As a side note, the IRS does not make tax law. The IRS is not thinking of taking away deductions. Congress makes tax law.

    You can't deduct any thing for the time you spent making a quilt. You can deduct the actual cost of the materials you put into the quilt.

    Being able to take deductions has nothing to do with what tax bracket you're in. It's simply a matter of your itemized deductions adding up to more than the standard deduction.

    I did taxes for 8 years. During that time they tightened up the rules for taking charitable deductions.

  14. #14
    Super Member willferg's Avatar
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    I work with my local Project Linus chapter, and we offer receipts to people who make donations of fabric and yarn and other materials. Usually it's someone who's quit quilting or the relatives of a deceased quilter. Roughly half take a receipt, others do not. I don't think any of our blanket volunteers ever ask for a receipt.

    Me, personally, I can't even imagine keeping track of what fabric I've bought, what's been given to me, what I've picked up at yard sales, what I've used for charity and what I've used for myself. Like others said, you can't write off your labor, only the materials, and the labor to me is the biggest part. I consider it all a gift from the heart...
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  15. #15
    Power Poster gabeway's Avatar
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    We deduct just the costs involved with material, etc.
    Wayne & Gabriele, the married quilters.

  16. #16
    Power Poster Prism99's Avatar
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    I did a Quilts for Kids kit and sent it back along with a quilt of my own. They did not send a tax receipt. If I wanted to itemize a deduction like this on my taxes (we have not itemized deductions as long as I can remember; the standard deduction always seems to cover us), then I would have taken a photo of the quilt I sent and kept receipts for fabric, batting and thread that went into the quilt. You can deduct only the materials that are donated; no time or labor.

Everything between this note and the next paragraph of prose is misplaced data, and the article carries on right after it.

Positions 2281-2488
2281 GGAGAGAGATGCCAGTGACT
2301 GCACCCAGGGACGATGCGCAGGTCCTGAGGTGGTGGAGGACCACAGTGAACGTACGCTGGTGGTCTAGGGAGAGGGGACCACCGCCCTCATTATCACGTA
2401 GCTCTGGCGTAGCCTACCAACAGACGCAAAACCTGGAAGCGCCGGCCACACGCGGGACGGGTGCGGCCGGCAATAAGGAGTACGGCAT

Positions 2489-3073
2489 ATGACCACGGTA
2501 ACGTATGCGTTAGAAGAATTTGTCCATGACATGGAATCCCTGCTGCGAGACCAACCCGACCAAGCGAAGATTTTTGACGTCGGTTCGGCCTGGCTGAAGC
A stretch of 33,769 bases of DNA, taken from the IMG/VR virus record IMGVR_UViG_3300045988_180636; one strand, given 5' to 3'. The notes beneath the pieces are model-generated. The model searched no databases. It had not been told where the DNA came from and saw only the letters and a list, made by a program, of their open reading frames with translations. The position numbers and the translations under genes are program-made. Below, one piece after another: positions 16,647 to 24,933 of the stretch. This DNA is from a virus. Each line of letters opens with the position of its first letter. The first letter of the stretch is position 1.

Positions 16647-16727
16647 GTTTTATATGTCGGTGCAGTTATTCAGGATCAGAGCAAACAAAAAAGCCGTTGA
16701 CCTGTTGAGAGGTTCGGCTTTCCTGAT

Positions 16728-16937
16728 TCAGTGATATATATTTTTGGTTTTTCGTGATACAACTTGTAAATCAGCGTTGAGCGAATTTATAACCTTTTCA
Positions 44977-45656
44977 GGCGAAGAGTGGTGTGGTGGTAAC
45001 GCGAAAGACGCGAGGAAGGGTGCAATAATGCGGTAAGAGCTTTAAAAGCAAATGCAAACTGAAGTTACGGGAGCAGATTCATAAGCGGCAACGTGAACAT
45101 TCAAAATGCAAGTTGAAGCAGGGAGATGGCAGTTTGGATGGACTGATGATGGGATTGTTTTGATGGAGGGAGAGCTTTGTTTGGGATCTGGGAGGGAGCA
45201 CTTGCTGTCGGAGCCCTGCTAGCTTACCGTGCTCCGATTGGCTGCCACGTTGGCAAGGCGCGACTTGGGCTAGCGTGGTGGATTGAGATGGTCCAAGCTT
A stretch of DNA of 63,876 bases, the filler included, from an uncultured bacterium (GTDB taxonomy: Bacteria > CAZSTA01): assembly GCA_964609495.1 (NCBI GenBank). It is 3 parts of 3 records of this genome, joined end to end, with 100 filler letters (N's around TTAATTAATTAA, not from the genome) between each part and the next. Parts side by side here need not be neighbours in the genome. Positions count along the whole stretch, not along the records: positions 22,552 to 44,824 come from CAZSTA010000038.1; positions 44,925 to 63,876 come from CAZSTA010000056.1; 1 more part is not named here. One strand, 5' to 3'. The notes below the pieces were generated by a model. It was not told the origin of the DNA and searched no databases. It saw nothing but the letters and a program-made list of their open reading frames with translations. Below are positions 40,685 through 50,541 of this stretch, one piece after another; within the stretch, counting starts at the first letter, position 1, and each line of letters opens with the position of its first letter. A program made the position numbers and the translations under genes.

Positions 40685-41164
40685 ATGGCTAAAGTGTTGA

Maybe it depends how seriously you are into making donation quilts. I never thought it worth the time to document what I donate. If I were going to make and donate a lot of quilts, I think I would try to keep materials for donation quilts separate from my own quilts and develop a filing system for receipts. Quilts for Kids did email me a thank you after they received the quilts; I would make a copy of that for my filing system too.

    Think about Goodwill. When I drop off items there, they give me a receipt but it does *not* document what I gave or what its value is. I am supposed to attach a list of what was in my donation. Also, there are guidelines for valuing donations. If I buy a pair of jeans for $30 and then donate them to Goodwill unworn, I do not think I can value the donation at $30; maybe half that if the tags are still on? A lot of stuff is valued at only 10% to maybe 25% of original price.

    (Edit: Donation quilts are able to be valued by means of original cost of materials. Hope I didn't confuse anyone with the Goodwill example.)
    Last edited by Prism99; 03-05-2013 at 08:44 AM.

  17. #17
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    Working with a guild is a good idea, or you can take it to any 501c organization and get them to give you a receipt. Normally all of the abuse shelters qualify - I know our group does a lot for them.

  18. #18
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    hi! i am collecting quilts (for sandy victims), any donations to some senior citizen ladies in my community center who lost just about everything in sandy. i, we, are not giving any tax donation receipts to anyone who donated. and there were quite a few wonderfully generous people. both with their time and money.

  19. #19
    Super Member Peckish's Avatar
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    Did you ask for a tax receipt? It's hard to tell from your post if you asked for one, or waited for one to fall into your lap.